Still, these tostadas de ceviche are very good, not Sea of Cortez good, but very good for New Mexico. A light sheen of mayonnaise tops the crispy tostada shell which is topped with ingredients the colors of the Mexican flag: red tomatoes, green cucumber and cilantro and white seafood (shrimp and fish).
Insofar as a citrus infused taste, Puerto Peñasco’s tostadas de ceviche fall a bit short on the mouth-puckering scale. That means more acute tasting of the seafood’s inherent briny deliciousness.
Another way to experience the bounty of the Sea of Cortez is with the Mariscada Puerto Peñasco. Generally speaking, mariscada refers to a Spanish shellfish stew replete with lobster, clams, shrimp and scallops. Many Mexican restaurants don’t serve this entry as a stew, but rather as a grilled plate of shrimp, octopus, scallops, mussels and more.
Puerto Peñasco’s version follows the Mexican template, serving a net full of delicious seafood on a metal plate. Your server will offer a jellied heat source (maybe Sterno) to keep your meal warm, but it’s been our experience that it’s not only not needed, it may well dry your meal.
That would be a sin, because the only way to eat this is fresh and moist, just off the grill. Smear a little of the avocado based dip on a tortilla and scoop in as much seafood as you can and you’re in for some of the very best seafood tacos in New Mexico. It may even remind you of the taco stand fare on the beaches near the Sea of Cortez.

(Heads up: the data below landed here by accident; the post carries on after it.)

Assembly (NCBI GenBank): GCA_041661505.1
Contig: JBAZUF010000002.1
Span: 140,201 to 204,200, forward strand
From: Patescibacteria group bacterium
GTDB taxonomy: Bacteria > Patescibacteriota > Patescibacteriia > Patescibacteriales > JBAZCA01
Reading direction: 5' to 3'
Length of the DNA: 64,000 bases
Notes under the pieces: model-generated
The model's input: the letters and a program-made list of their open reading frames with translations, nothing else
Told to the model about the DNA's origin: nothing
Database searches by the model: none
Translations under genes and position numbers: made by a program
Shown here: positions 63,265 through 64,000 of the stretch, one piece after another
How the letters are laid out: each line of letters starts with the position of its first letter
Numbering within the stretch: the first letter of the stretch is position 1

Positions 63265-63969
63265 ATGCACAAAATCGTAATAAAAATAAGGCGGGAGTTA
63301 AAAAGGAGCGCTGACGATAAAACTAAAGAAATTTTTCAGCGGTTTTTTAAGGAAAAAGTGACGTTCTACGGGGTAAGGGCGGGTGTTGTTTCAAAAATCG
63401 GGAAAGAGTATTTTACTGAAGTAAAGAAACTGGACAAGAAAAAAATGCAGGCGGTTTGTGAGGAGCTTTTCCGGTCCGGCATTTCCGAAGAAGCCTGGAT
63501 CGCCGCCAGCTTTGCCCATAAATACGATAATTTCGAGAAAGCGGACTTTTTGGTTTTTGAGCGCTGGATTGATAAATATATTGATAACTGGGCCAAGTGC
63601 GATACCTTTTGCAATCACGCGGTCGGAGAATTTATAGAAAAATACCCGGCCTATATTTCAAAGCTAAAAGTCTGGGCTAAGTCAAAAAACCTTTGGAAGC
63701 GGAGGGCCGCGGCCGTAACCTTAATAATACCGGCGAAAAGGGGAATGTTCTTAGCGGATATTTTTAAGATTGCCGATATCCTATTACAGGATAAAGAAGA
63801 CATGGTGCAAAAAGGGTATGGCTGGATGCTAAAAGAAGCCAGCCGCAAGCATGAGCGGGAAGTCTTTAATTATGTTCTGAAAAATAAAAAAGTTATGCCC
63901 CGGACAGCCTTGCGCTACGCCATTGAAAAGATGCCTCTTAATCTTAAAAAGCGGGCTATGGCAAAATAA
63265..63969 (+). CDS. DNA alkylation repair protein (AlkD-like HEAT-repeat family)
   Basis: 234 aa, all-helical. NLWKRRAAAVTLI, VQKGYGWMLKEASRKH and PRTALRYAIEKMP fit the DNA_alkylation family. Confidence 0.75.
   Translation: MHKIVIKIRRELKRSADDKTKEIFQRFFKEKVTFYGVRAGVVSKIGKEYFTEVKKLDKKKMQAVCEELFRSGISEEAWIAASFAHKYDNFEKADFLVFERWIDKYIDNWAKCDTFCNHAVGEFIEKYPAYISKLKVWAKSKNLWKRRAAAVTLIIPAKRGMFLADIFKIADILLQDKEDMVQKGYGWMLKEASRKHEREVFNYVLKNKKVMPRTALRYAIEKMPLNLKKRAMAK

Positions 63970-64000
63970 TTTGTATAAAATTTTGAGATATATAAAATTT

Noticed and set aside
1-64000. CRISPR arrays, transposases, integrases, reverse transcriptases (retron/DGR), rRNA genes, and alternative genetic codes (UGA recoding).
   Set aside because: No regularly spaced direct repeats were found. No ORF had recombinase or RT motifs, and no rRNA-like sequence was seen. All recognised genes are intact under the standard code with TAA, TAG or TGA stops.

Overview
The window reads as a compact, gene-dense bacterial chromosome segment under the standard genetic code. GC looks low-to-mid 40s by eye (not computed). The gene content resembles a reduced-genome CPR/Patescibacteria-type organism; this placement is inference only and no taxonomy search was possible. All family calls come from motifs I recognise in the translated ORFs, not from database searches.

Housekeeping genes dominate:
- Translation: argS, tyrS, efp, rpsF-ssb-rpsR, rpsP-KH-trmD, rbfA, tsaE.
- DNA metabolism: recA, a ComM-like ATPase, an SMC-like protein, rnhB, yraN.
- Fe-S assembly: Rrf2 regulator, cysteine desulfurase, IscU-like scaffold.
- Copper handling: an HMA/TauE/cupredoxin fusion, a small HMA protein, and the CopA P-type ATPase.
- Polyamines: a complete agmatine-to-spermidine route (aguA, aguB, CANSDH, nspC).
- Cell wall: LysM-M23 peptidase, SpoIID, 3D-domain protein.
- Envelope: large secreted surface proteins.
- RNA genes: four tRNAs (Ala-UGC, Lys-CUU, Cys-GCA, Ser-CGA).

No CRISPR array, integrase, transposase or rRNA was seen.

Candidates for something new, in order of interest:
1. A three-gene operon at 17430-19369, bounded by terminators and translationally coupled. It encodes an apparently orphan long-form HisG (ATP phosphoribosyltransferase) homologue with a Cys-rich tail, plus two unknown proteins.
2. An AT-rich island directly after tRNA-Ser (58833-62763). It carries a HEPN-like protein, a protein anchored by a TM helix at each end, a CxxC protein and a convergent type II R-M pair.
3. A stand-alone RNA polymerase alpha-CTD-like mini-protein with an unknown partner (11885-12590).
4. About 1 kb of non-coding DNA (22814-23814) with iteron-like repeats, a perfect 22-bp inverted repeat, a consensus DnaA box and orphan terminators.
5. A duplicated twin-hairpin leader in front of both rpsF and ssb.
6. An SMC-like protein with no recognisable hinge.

Landlubbers have several options, too, including quite likely the best Discada we’ve tried (and that includes at Mariscos La Playa and Mariscos Costa Azul) in New Mexico. Discada is considered ranch food. It’s simply whatever meats you have on hand prepared over a wood fire. It’s generally served as a filling for corn tortillas. Puerto Peñasco’s version is called Discada Estilo Chihuahua, ostensibly because it’s prepared in the style of that Northern Mexican state.
Whatever the derivation of its name, this is a terrific dish–particularly if you love bacon (and most humans are genetically predisposed to do so). This dish is created with grilled dice beef, grilled tomatoes, onions, peppers (including jalapenos) lots of salty Mexican bacon, and shredded Cheddar and white cheese served on a metal plate. It’s a mouth-watering entree.
Puerto Peñasco may not look like a seafood emporium, but it delivers where it counts–with delicious bounties of the sea from the Sea of Cortez.
If Puerto Peñasco has a dessert menu it’s probably not often requested. That’s because next door is Refresqueria Las Delicias, where dozens of frozen concoctions await. Refreshing treats include paletas, Mexico’s answer to popsicles and they come in flavors you won’t see at Smith’s. Think mango, passion fruit and even avocado and chile.
Also available is some of the most flavorful, rich and creamy ice cream you’ll find anywhere, again in delectable flavors. During my forays to Mexico, I heeded the “don’t drink the water” advice given to all visitors, but practically overdosed on paletas and ice cream.
4681 Airport Road, #1
Santa Fe, NM
LATEST VISIT: 26 January 2007
# OF VISITS: 1
BEST BET:Salsa & Chips, Tostada de Ceviche, Discada Estilo Chihuahua, Mariscada Puerto Peñasco